IR35: Contractors, have you answered CEST’s new sector-specific question from HMRC?

It might not make every contractor’s bedtime reading list, but the minutes from a March 2024 meeting of the UK’s Employment and Payroll Group reveal that a new question has been added to the government’s IR35 status testing tool -- CEST, writes Nikola Nowak, senior consultant at Markel Tax.

A new (optional) probe faces those using the government’s IR35 tool

It’s an optional question and features at the start of the online questionnaire. And before we look at the question itself, for your reference, the Employment and Payroll Group is HMRC’s forum for discussing and addressing issues surrounding the administration of employment and tax.

The forum is staffed by both tax advisers/ experts, a bit like us, and tax officials.

So what is the new CEST question? It is, in effect, a probe about the trade sector of the engagement in question. The question is:

What job role are you using the CEST tool for?

The question gives the CEST user (‘hirer’ or  ‘worker’ which you have to select on the screen before it) a multiple choice answer in the shape of 10 different sectors. These sectors include IT, Engineering, Communications, Construction, Professional Services and; the sector many CEST users who are workers might now select they work in, “Prefer not to say.”

Should contractors answer the new CEST question?

The question is optional, so there are no repercussions for not answering it.

HMRC has confirmed (in the meeting) that responses to the question will not make a difference to the status determination which CEST arrives at.

Could the data collected in reply to the new CEST question be used against the user?

By their own admission, HMRC has stated that they are not able to trace results back to a specific user.

In other words, the data they collect is anonymised. As such, I can’t see how HMRC could use the data against the taxpayer using it.

The PAC may have inspired CEST’s new optional question

My suspicion is that this new CEST question is a direct result of the Public Accounts Committee report which recommended, among other things, that HMRC assesses the impact of the IR35 reforms in different sectors.

The recommendation came after the PAC found that HMRC’s approach to IR35 was at risk of “deterring legitimate economic activity” -- a well-founded concern.

The PAC suggested that better understanding by HMRC is required about the use of contractors in different sectors.

My belief is that the CEST tool could be a relatively easy way to capture this kind of sector-specific information, by giving HMRC the ability to monitor the frequency of CEST usage in different sectors. They may even look at the rates of ‘pass’ and ‘fail’ determinations in the 10 listed industries.

How might HMRC use CEST data collected from its new sector-specific probe?

Cynically speaking, it’s not outside the realm of possibility for HMRC to use this information for targeted campaigns, i.e. looking into sectors associated with higher rates of ‘inside IR35’ determinations to see if these determinations are being applied in reality. But we cannot be certain whether the aggregate data they use will provide such distinction.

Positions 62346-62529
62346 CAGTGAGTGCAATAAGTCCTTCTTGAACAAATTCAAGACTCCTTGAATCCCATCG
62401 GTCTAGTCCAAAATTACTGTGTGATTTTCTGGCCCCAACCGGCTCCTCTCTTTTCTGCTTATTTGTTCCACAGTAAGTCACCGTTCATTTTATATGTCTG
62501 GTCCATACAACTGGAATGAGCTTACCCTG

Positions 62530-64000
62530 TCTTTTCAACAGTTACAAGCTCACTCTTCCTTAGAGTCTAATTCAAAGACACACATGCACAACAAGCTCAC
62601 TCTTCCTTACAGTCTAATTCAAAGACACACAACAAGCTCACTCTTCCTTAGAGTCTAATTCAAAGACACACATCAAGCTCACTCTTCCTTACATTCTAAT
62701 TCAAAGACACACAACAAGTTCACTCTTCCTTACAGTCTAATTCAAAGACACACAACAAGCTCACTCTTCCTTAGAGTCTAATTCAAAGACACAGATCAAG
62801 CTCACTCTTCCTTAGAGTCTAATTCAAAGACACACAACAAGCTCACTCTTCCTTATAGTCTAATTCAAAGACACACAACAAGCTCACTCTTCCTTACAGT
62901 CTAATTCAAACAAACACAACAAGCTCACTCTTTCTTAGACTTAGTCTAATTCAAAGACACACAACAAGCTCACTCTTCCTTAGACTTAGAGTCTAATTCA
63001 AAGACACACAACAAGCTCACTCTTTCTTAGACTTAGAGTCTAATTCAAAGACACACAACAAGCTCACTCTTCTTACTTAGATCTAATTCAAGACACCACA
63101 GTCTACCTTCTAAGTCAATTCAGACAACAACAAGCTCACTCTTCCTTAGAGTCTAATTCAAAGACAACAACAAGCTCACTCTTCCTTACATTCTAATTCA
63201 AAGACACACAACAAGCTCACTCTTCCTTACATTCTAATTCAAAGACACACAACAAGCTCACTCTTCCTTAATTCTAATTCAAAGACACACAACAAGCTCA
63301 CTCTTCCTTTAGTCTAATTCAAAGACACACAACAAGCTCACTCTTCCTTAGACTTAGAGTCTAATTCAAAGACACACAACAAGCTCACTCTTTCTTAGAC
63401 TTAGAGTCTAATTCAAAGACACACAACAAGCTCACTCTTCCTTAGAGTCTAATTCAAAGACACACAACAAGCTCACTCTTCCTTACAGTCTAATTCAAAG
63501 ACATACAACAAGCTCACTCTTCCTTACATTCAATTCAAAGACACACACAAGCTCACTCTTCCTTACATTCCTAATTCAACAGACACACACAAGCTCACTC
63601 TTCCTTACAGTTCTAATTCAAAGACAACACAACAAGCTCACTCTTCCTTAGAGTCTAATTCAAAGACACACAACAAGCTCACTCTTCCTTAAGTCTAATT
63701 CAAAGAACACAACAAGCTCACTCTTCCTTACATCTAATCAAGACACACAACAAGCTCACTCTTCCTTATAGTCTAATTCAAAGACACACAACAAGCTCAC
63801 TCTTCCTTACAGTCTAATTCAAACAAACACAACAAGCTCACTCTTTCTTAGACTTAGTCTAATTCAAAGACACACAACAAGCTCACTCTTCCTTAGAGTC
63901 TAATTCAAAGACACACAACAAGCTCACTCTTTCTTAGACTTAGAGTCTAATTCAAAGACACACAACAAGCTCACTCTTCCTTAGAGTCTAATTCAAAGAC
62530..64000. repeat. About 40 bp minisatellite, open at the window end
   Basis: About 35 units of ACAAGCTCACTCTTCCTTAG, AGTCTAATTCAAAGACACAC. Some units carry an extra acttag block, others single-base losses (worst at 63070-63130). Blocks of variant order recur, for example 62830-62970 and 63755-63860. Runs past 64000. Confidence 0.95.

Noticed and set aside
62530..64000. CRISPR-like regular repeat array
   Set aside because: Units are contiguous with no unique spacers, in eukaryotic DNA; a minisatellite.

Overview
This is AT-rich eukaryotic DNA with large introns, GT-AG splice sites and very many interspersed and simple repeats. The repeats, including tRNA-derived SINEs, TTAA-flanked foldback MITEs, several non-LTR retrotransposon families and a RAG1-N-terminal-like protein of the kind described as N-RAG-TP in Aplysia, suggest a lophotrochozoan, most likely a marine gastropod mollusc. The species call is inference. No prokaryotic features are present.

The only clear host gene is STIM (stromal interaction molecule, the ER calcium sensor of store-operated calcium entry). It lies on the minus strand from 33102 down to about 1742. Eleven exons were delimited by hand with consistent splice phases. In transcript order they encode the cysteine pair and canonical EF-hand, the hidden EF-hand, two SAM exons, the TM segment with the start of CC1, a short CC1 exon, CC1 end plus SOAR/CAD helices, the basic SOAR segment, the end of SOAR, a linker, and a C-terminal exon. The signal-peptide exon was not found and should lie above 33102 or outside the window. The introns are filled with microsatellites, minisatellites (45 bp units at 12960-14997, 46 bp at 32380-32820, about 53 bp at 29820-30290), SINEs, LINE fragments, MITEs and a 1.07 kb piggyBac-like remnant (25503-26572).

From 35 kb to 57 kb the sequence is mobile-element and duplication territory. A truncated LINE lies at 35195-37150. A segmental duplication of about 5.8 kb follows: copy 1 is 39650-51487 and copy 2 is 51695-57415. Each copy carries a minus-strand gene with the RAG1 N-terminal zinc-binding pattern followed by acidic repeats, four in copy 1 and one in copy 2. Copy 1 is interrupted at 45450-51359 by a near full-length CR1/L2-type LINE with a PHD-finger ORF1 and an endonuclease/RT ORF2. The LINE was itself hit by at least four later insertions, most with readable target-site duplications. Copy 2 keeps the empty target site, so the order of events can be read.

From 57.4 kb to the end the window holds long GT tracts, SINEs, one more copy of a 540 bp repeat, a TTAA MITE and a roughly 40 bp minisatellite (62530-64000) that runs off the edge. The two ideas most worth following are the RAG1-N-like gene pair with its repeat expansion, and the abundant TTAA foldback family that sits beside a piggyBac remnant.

At present though, HMRC is not even able to see which users are repeatedly using CEST until they get the outcome they desire. The newly added question is purely for “better user insight for HMRC”, the meetings’ minutes state.

CEST questions are under review

 The online record of the March meeting adds that HMRC is reviewing the wording of some of CEST’s questions “to improve clarity”. And this is part of a wider improvement to CEST. In fact, in addition to adding hyperlinks to relevant guidance, HMRC have confirmed that a new CEST platform is now operational, providing them with “better analytical data about how the tool is used”.

What’s next for CEST? Hopefully it’s a Mutuality question

While all these improvement are welcome, the change we’re all really waiting for is the inclusion in CEST of the Mutuality of Obligations test.

Currently, there are no questions in the tool relating to this key factor, because HMRC takes the view that where a contract exists between two parties, the factor of MOO will be present. This is not what case law universally tells us and this is one of the main reasons why we caution against relying solely on CEST output. That’s a stance we take which obviously isn’t going to be affected by the addition of a new CEST question, especially an optional question and especially a question unrelated to Mutuality.

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Written by Nikola Nowak

Nikola started her journey with Markel Tax in 2017 as an office administrator working within numerous areas of Markel’s business including dealing with client schemes, contract reviews and the Survive35 TaxSafe product. Nikola joined the contractor solutions team in 2019, where she gained a deep understanding of the contracting industry - specifically IR35 legislation, employment status and the agency legislation. She currently deals with all types of IR35 issues, CIS and handles HMRC enquires, and now advises all types of clients and accountants in these areas.

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